Let me tell you about a man I used to know. His name was James Archie McMillan. Most people called him Arch or Archie. I called him Paw-Paw.
He was my mother’s dad. He was born in 1912 in Hardin County, Texas – that’s deep in the Big Thicket country of Southeast Texas, and he was the youngest of five boys born to James Duncan and Mary McMillan. As a matter of fact, Paw-Paw was a Leap Day baby, born February 29, 1912 – just over a hundred years ago. He married my grandmother, Sallie Walker, in 1934, and they had two children – my mom, Tommie Beth, and my uncle, Duncan.
My Paw-Paw described himself as a “jack of all trades, and a master of none.” He was the first guy I ever heard use that phrase. He worked in the oil field as a driller; if you’re not familiar with oil field hierarchy, the driller is sort of like a shift supervisor, in charge of a crew of men working on the rig.
His heritage was Scots-Irish, except he always called it “Scotch-Irish.” Not a big surprise with family names like Duncan, Archie and McMillan. Paw-Paw loved to tease and pick, and I loved to tag along with him. I used to go and spend a week during the summer with him and my grandmother, and I would ride with him to go places when he was home from the oil rig.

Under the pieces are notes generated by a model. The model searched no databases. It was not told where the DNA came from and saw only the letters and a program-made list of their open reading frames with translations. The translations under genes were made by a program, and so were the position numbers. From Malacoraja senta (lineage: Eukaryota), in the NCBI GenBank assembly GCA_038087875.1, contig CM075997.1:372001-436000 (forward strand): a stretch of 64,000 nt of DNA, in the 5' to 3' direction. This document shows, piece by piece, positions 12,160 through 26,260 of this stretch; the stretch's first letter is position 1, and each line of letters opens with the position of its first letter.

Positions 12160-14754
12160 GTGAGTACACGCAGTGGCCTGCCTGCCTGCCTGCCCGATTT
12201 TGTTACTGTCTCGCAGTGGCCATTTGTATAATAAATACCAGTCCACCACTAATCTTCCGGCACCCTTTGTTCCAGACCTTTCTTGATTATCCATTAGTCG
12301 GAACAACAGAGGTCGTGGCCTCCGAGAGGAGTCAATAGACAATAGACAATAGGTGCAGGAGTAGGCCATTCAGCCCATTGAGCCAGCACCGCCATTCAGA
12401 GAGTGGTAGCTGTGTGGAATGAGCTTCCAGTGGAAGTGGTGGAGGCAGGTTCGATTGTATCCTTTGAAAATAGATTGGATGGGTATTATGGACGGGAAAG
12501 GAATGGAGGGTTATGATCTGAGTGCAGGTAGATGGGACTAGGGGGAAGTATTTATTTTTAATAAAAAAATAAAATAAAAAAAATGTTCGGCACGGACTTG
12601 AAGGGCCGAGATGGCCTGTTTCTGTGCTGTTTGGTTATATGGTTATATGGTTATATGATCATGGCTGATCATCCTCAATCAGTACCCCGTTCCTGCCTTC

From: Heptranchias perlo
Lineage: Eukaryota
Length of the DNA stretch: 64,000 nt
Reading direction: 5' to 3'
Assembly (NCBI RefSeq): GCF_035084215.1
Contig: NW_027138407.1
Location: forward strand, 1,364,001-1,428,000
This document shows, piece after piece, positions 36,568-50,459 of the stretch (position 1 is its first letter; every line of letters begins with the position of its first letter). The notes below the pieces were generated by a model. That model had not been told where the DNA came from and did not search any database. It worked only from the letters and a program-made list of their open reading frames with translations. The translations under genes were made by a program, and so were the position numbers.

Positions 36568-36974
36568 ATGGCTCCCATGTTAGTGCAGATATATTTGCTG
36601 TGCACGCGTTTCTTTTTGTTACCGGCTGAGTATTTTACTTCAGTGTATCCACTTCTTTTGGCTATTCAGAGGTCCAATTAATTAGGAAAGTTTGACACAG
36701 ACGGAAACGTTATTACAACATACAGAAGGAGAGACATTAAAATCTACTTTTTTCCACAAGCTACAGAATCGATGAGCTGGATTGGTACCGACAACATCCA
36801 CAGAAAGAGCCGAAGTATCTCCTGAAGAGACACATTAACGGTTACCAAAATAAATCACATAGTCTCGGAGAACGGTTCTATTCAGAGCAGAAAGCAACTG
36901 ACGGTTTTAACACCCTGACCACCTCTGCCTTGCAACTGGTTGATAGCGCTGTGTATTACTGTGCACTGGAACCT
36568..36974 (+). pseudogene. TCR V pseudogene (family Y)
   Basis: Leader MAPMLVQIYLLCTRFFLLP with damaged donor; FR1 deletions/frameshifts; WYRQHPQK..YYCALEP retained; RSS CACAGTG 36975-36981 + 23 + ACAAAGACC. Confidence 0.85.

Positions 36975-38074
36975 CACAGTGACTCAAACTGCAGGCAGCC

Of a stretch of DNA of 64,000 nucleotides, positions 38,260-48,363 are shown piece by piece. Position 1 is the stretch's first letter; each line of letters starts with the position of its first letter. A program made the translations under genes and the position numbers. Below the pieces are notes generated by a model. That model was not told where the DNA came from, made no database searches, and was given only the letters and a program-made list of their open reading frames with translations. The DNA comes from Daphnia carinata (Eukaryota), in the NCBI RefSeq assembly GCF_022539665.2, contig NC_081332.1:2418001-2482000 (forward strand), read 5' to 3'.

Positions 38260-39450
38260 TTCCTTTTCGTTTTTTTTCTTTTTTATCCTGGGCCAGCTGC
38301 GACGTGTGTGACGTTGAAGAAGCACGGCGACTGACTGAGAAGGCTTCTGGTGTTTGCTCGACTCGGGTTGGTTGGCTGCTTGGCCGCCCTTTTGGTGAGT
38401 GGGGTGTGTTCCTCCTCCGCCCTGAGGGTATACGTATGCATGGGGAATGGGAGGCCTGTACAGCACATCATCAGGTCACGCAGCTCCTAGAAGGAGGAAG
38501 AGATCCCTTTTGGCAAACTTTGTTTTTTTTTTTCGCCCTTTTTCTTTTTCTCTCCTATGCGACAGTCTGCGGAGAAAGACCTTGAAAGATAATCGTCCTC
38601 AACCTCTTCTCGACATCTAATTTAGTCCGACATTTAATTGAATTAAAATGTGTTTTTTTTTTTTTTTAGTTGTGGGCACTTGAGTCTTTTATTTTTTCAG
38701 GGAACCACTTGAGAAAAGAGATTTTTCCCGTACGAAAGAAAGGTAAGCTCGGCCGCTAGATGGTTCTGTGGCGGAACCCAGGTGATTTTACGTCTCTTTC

He died in January, 1969. He was 56. I was 12, and remember it like it was yesterday.
He had suffered a heart attack about three weeks earlier, and was in Baptist Hospital in Beaumont. These days, they would put in a stent or two, maybe do bypass surgery, and he’d be home in a week and back to work in a month. But in those days, they couldn’t do much for him.
I remember going up to his room to see him on a Sunday afternoon. He couldn’t talk – I guess he had on an oxygen mask or something, and he was very weak – but I remember him squeezing my hands and looking deep into my eyes. I can still see those eyes. The next day, he had another heart attack and died. Later, I would learn that his own father – James Duncan McMillan – had also died in his mid-50s, when Paw-Paw was only 4 years old.
I bring this up, because I had a birthday this week. I just turned 56.
Now, I’m not superstitious, nor am I especially morbid about these things, but that age has stuck with me all these years. And it brings up some questions to my mind. None of us is guaranteed tomorrow. If I knew this was going to be MY last year to live, what would I change about my life? Ask yourself: if you knew you were going to die within the next 12 months, how would YOU live? What would you do? Where would you go? With whom would you spend some of that precious time?
There’s a hard truth in this. Unless Jesus comes first, one of these days each of us will die. It may be when we are 56, or 66, or even 106, but it will come. So cherish the moments. Love deeply. Laugh often. Treasure each day.
Psalm 90:12 says, “Teach us to number our days aright, that we may gain a heart of wisdom.” In other words, we need to live with eternity in mind. And that’s what’s on my mind as I turn 56.